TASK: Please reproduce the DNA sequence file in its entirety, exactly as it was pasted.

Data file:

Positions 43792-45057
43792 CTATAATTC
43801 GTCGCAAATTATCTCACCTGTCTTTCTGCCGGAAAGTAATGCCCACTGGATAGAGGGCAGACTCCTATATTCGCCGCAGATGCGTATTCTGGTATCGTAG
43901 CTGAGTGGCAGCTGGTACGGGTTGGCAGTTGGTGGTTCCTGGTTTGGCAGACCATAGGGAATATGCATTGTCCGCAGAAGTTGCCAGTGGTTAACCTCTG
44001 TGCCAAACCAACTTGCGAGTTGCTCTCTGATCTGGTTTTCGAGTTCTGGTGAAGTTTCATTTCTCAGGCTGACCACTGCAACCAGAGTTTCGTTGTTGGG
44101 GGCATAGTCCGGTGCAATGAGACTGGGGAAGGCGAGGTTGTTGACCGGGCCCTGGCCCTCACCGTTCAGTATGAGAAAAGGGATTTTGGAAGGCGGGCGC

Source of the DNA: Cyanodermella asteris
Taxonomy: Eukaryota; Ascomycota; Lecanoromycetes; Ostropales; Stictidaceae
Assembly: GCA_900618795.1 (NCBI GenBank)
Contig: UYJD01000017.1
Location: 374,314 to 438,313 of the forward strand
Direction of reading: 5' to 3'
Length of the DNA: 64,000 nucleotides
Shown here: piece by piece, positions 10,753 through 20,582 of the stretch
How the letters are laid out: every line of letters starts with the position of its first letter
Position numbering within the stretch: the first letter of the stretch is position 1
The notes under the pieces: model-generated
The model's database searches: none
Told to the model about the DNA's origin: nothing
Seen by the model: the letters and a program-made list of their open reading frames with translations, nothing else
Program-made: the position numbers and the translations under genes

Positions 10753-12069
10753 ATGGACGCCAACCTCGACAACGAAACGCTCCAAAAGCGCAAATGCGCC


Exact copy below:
Positions 43792-45057
43792 CTATAATTC
43801 GTCGCAAATTATCTCACCTGTCTTTCTGCCGGAAAGTAATGCCCACTGGATAGAGGGCAGACTCCTATATTCGCCGCAGATGCGTATTCTGGTATCGTAG
43901 CTGAGTGGCAGCTGGTACGGGTTGGCAGTTGGTGGTTCCTGGTTTGGCAGACCATAGGGAATATGCATTGTCCGCAGAAGTTGCCAGTGGTTAACCTCTG
44001 TGCCAAACCAACTTGCGAGTTGCTCTCTGATCTGGTTTTCGAGTTCTGGTGAAGTTTCATTTCTCAGGCTGACCACTGCAACCAGAGTTTCGTTGTTGGG
44101 GGCATAGTCCGGTGCAATGAGACTGGGGAAGGCGAGGTTGTTGACCGGGCCCTGGCCCTCACCGTTCAGTATGAGAAAAGGGATTTTGGAAGGCGGGCGC

Source of the DNA: Cyanodermella asteris
Taxonomy: Eukaryota; Ascomycota; Lecanoromycetes; Ostropales; Stictidaceae
Assembly: GCA_900618795.1 (NCBI GenBank)
Contig: UYJD01000017.1
Location: 374,314 to 438,313 of the forward strand
Direction of reading: 5' to 3'
Length of the DNA: 64,000 nucleotides
Shown here: piece by piece, positions 10,753 through 20,582 of the stretch
How the letters are laid out: every line of letters starts with the position of its first letter
Position numbering within the stretch: the first letter of the stretch is position 1
The notes under the pieces: model-generated
The model's database searches: none
Told to the model about the DNA's origin: nothing
Seen by the model: the letters and a program-made list of their open reading frames with translations, nothing else
Program-made: the position numbers and the translations under genes

Positions 10753-12069
10753 ATGGACGCCAACCTCGACAACGAAACGCTCCAAAAGCGCAAATGCGCC